TEXT Cathy Lai
Local Macao bands spoke of the challenges they faced, and the perseverance that keep them moving forward amid the city’s fledgling music scene.
Inside the student hall of the Saint Paul School, the atmosphere heated up amid upbeat drums and guitar riffs. As Angus Chao, vocalist of local rock band Scamper, invited everyone to stand up and let loose, students started waving their hands in the air, singing along with the chant.
The four-person band appeared as part of the School Music Ambassadors, one of several outreach activities that recruited local bands to perform and promote original music among local students. The activity was a warm up for this year’s HUSH!! Full Music festival, which took place between 28 April and 1 May. Organised by the Cultural Affairs Bureau (IC), the annual event has become a major platform for local rock bands since its inception in 2005.
“The students are very excited to see the local bands,” said Karen Lai, Music Department head of the school. “They understand that it’s not easy to thrive in such a small city as Macao, and they are especially appreciative of the original music they produce.”
Echoing Lai’s remark, Jun Mak, Scamper’s guitarist, observed that public perception towards rock music, which was often seen as incongruent within Chinese society, has changed a lot over the past decade. “The schools value young people with different musical talents, and parents have become more open-minded; they give their children freedom to explore different interests,” he said.
Despite a late start, the band scene in Macao is definitely taking shape. A quick internet search will lead you to some of the most familiar names to local music fans, such as Black Sheep, Blademark, Evade, Forget the G, and Catalyser. Meanwhile, more and more new bands have been forming in recent years, striving to make their music heard.
However, in a highly commercial city like Macao, the environment does not offer support those who follow an artistic path. With rising rent and all forms of financial pressure taking their toll, artists and musicians remain cautiously optimistic about the future of Macao’s creative scene. In the wake of the biggest rock festival in the city, we spoke to local bands about the challenges they face and the efforts they’ve made to push forward.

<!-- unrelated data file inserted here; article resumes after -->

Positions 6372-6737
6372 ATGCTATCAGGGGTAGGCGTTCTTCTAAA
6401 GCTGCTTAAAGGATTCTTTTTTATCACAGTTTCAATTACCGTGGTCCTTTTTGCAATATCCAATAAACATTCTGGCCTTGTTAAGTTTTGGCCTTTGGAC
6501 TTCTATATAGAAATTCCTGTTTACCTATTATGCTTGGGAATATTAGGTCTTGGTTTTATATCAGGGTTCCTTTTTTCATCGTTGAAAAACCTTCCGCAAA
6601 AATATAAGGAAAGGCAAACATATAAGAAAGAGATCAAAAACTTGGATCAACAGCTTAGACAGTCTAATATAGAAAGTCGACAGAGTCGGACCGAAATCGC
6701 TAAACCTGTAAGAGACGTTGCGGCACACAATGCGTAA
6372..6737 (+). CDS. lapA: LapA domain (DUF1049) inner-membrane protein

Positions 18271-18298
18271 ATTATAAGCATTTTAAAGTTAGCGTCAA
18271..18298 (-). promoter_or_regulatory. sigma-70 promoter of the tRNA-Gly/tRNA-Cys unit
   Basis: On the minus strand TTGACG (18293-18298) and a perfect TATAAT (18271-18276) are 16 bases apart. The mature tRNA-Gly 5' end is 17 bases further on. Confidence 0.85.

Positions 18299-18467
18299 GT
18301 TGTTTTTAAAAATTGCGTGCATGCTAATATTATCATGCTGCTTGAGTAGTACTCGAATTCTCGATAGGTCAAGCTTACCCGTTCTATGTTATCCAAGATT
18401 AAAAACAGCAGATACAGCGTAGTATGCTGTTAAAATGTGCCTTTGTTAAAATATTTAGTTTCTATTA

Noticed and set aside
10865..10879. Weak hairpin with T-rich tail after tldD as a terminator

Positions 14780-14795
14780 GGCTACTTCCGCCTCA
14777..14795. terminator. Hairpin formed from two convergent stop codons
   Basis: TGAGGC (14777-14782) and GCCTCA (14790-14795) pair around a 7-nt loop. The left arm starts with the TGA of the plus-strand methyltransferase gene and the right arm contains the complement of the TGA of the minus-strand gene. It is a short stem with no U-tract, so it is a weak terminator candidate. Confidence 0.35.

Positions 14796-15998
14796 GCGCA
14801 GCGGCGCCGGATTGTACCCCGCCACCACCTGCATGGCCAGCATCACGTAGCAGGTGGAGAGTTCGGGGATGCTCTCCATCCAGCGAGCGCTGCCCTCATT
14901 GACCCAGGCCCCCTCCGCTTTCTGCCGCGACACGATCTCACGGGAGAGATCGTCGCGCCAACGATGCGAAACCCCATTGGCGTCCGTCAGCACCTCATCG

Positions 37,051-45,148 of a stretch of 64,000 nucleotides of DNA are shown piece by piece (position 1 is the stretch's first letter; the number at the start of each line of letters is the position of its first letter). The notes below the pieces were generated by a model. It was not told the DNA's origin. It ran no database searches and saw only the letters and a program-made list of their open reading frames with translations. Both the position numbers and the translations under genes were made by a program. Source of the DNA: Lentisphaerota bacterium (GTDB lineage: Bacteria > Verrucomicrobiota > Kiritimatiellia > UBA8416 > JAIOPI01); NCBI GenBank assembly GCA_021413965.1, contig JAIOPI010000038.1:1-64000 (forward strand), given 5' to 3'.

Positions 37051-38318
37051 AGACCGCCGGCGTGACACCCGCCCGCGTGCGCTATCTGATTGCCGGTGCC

Finding a way home
Active since 2005, Scamper has made frequent appearances at major musical events in the city, from the annual HUSH!! Full Music festival, through to opening for Linkin Park’s Macao show in 2009. The band has gained broader visibility in recent years, performing at music festivals in different parts of Asia, such as Thailand, Taiwan, and mainland China.
In 2016, the band had their first China tour, taking the stage of big and small live houses across 18 cities. “I think we have made a name in mainland China; people [there] have started to recognise us and want to see us. Now, we are trying to develop the market in Macao,” said Chao.
You may wonder why the Macao rock band has to find its way back to where they are from. Mak cited the local’s mentality as a major reason: “Macao people have been following overseas music scenes for a very long time, from Hong Kong to Korea. But when it comes to local music, [although recognition is growing] it is still not substantial enough to make them want to pay attention to local productions,” he explained.
This lack of enthusiasm among local audiences imposes challenges, especially on fledgling bands and less affluent music show organisers. Catalyser, a six-person band for